Besides, by the time Ken has finished with the math, he could have made 20 marks on the pavement.
Oh. Not to be reaaaally anal, but you said wheel, not wheel and tire. Otherwise, I wouldn't have even replied. :D :twofinger
 

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YO MAMA
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Discussion Starter · #8 ·
cherry ill need some time on that...but heres something?

when i did the gearing and put the new chain...i also put on a new 190/70 M1 on and dialed it in.

well 2 tires later..and this one is ALMOST bald.


maybe the less diamiter...is taking away 3 mpr?

as far as hpr...its 145.3

i dont have that chart,,,left it at jims.

but my hpr curve doesnt drop off untill 12,750 rpms
it hits peak at 10,500 if i remember right. fucking thing is like a ladder with a slight leveling off from 11,000 hovering at 144.00

i am trying to atleast get that 3mpr to make it 170mpr top end...i LOVE the acceleration of it...it would scare or hurt most guys unleashing it like a raped ape without knowing how to handle it...thats why..i am not SUPER keen to gearing it lower.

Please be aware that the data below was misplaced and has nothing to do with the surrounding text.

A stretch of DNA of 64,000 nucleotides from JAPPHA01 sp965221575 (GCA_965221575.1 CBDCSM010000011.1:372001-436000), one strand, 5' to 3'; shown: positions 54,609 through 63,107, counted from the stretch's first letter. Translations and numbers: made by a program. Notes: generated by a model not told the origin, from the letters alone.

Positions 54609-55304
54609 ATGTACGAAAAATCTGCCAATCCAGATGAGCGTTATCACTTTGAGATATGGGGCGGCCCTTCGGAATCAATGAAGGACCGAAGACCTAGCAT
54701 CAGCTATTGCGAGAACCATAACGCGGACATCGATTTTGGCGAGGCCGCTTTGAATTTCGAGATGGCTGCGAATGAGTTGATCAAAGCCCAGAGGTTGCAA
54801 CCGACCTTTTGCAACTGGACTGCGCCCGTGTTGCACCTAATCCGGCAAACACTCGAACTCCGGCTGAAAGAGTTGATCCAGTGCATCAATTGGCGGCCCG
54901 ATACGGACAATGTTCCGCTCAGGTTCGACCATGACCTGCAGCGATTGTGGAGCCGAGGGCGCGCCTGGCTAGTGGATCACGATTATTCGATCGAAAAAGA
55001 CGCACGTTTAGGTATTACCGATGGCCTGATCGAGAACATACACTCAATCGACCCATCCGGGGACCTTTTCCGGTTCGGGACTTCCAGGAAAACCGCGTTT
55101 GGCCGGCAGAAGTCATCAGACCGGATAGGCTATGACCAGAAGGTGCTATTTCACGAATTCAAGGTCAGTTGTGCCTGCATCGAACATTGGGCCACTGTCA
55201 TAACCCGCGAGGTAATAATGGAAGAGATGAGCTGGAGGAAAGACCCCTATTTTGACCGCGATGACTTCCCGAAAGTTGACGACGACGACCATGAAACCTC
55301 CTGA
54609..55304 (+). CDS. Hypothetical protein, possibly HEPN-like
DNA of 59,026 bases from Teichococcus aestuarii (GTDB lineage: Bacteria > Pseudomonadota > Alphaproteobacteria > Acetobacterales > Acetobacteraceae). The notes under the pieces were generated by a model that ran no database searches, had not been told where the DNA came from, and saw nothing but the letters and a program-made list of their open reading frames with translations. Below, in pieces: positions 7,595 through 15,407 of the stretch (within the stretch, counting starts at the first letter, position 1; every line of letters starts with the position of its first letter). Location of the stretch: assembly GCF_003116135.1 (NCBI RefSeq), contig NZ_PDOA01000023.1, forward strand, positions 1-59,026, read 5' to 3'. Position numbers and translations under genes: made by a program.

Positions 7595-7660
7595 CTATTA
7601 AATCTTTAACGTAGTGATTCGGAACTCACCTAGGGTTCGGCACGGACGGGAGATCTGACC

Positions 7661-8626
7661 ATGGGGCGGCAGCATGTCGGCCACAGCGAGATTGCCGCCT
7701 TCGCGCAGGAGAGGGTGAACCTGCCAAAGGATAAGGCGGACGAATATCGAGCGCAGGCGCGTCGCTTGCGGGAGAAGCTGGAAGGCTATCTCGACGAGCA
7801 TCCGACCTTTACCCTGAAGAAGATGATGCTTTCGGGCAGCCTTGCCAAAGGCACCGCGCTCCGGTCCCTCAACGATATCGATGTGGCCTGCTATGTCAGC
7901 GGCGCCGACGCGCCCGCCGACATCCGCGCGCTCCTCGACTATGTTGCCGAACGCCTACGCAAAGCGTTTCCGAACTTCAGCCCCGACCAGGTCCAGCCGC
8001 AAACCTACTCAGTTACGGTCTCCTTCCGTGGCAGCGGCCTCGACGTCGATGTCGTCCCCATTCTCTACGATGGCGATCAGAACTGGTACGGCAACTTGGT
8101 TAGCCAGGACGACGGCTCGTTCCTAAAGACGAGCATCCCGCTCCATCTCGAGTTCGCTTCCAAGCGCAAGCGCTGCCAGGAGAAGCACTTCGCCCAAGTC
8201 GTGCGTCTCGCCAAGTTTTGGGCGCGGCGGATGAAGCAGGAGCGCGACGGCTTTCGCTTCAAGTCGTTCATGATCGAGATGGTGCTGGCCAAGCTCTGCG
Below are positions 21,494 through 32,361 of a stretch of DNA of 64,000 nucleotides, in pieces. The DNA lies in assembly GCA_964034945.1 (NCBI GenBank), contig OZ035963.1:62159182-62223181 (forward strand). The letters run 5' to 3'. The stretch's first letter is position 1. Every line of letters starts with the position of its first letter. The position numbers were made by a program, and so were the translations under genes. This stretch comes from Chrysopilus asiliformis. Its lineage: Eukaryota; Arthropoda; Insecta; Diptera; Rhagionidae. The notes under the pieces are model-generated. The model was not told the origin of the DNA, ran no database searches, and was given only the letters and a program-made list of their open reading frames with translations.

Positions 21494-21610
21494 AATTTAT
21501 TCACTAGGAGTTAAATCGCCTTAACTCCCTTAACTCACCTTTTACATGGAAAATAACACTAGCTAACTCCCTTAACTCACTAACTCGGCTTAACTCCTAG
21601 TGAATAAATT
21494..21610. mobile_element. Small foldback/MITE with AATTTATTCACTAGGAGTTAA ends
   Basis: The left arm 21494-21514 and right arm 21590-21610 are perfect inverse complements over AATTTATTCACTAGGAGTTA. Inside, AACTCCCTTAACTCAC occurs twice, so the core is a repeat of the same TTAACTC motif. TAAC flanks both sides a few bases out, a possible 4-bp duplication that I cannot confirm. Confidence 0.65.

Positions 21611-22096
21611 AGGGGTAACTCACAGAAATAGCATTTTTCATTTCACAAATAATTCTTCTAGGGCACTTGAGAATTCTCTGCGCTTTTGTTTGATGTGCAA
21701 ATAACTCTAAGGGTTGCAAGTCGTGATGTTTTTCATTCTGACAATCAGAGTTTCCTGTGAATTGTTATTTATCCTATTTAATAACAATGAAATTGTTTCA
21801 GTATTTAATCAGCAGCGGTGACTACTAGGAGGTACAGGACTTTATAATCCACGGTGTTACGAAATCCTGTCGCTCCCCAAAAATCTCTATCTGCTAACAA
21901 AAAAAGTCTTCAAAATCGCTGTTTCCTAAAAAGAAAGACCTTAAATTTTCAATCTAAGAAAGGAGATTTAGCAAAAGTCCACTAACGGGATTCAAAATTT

is it just that the tire is bald and thats why i am losing the 3mpr.

i know all this for just 3mpr is anal but then again so am i:evil
 

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Odysseys said:
i know all this for just 3mpr is anal but then again so am i:evil
Nuff said.:D
 

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IF you figure the tread depth is about 3/8" on a new M1, then the diameter changes by 3/4". That's 2.356" less per revolution.

My 180/55 has about a 76" circumfrence. Let's figure you 190 is 78". THat's exactly 3%. Take off 3% of 170 and you get 165.

Could be your yellow box is just off a little.

Either way give me your numbers and I'll put them into my excel spreadsheet. Or I can give you the spreadsheet. YOu just put in you gear ratioes, tire circumfrence, primary reduction and final reduction and it will display a chart of speeds in mph, for each gear and RPM. If you then have your power curve to cross refreence, you can figure out your optimum shift points and gearing.
 

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Well, since you mentioned being anal, wouldn't the tire circumference increase with speed. I suspect that this would probably be enough to cancel out wheel slip in the equations.

Also, if you're looking for maximum acceleration, wouldn't you also need to consider the torque curve?

Anyway, then how would you gear the following two Busas?